Ecodesign for durable goods

Ecodesign for durable goods
© thingamajiggs, image #62182991, 2017, source:
Energy, Water, Waste, Carbon
All sectors
Annual saving:
5 - 50 %
Payback time:
1 - 10 Year(s)
Resource savings: Energy:
Buying efficient appliances, instead of 'standard' ones, can save households annually around 8 900 kWh of primary energy (e.g. gas boiler) and 500 kWh of electricity (e.g. used by TV, fridge, washing machine, and lighting); a corresponding total energy differential between 'standard' and 'efficient' models of around 50 %
Associated cost savings: Energy:
20 - 50%
Total cost savings:
Costs and benefits depend on the type of durable goods and the complexity of product and process modifications
Premises and operation areas:
Office management, Office building, Production building, Production processes, Supply operations, Waste and recycling
Size of company:
Micro (less than 10), Small (less than 50), Medium (less than 250), Large (more than 250)
Advancement in applying resource efficiency measures:
Intermediate, Advanced
What is the business case of this measure?:
  • Cost savings
  • Material savings
  • Increase of recycling rate
  • Additional business opportunities via introducing repair and remodelling services
What is in it for you:
Save on materials, options to use secondary or greener substitutes. Improve environmental image. Production efficiency gains.
Descriptive information:

Durable products designed with sustainability considerations, or ecodesigned, offer many advantages both to the company and the environment. Ecodesign takes into account the full life-cycle of products, from conception to design and development, to construction, packaging and end-of-life considerations including reuse, reparation and/or recycling.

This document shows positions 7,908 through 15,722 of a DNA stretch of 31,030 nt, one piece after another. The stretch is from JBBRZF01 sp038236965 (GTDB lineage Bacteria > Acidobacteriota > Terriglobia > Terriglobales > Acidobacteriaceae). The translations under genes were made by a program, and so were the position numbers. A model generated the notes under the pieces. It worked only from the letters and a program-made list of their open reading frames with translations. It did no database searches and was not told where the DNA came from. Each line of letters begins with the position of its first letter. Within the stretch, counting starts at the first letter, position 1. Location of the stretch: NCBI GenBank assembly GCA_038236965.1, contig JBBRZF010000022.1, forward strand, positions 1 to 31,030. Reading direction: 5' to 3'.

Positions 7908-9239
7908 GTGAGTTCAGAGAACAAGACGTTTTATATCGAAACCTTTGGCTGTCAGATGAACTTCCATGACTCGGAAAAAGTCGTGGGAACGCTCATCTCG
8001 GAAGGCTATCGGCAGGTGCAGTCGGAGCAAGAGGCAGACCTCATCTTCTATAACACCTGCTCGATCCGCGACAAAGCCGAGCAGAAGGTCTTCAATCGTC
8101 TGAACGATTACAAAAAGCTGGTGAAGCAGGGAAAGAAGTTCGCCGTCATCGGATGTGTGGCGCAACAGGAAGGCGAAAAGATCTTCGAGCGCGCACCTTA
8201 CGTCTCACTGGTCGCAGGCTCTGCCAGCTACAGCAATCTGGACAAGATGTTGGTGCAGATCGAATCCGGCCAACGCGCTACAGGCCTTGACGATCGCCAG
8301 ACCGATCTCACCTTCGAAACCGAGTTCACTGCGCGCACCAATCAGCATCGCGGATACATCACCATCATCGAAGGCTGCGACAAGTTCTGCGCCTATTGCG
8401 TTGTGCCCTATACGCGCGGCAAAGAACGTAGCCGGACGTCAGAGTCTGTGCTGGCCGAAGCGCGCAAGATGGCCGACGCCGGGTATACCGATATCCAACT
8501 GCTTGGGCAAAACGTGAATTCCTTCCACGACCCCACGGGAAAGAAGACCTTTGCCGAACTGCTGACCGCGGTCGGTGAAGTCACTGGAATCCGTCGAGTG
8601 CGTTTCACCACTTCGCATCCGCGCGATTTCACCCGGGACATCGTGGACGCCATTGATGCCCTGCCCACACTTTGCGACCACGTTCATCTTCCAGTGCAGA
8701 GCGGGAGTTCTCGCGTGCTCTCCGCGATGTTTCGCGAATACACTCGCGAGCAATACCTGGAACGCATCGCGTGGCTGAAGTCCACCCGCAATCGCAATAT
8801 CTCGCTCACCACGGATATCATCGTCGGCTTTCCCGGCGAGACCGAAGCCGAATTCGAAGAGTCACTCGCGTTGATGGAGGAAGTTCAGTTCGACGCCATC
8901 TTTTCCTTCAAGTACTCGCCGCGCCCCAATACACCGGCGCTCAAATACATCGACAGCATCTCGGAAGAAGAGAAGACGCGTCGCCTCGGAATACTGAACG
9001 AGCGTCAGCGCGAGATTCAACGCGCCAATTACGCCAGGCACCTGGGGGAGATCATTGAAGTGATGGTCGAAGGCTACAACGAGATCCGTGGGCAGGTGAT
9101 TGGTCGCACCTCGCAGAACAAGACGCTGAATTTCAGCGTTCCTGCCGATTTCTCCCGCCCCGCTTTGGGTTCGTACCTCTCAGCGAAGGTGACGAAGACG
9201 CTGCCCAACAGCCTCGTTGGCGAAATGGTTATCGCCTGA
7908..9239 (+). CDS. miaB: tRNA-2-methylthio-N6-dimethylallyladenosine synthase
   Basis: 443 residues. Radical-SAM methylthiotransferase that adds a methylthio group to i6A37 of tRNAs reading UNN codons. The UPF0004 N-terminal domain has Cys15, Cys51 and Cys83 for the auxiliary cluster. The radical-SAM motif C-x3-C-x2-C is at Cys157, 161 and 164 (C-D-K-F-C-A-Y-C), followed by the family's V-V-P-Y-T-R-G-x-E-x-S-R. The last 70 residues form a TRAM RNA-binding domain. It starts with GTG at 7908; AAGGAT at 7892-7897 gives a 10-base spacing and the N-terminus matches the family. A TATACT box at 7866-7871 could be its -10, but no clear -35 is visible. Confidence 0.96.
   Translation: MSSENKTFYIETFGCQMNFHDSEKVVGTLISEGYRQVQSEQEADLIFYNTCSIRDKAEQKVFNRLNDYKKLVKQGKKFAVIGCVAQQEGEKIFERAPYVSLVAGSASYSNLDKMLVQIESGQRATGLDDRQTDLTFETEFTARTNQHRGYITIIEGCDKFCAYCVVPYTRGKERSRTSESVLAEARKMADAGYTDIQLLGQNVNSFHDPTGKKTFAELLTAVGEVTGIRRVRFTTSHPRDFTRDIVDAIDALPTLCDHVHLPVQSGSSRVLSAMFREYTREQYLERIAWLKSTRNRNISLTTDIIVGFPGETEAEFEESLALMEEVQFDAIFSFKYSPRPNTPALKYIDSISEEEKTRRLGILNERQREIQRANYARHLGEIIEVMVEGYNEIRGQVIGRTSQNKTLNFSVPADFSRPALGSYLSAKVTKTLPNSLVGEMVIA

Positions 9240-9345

Significant savings can be achieved in raw materials, pre-products, operating resources and additives, as well as in water and energy use. The following aspects are key for resource-efficient products:

  • Reducing component diversity: acquisition, material management, production engineering, manufacturing and services
  • Employing lean processes and lightweight materials: reduce material and energy use, save on transport cost, etc.
  • Recycled and secondary raw materials: reduce product carbon footprint, use substitute material, renewables and other materials suited to non-critical applications 
  • Extending product life-cycle: robust design and extended lifetime of individual components as well
  • Designing for reparability: easily disassembled and assembled by the user or repair services, replaceable components available on the market   
  • Optimising production: eleminates unnecessary features, steps and process costs (see also lean and lightweight meterials) 
  • Rapid prototyping: incorporates new technolgies and techniques like 3D printing 

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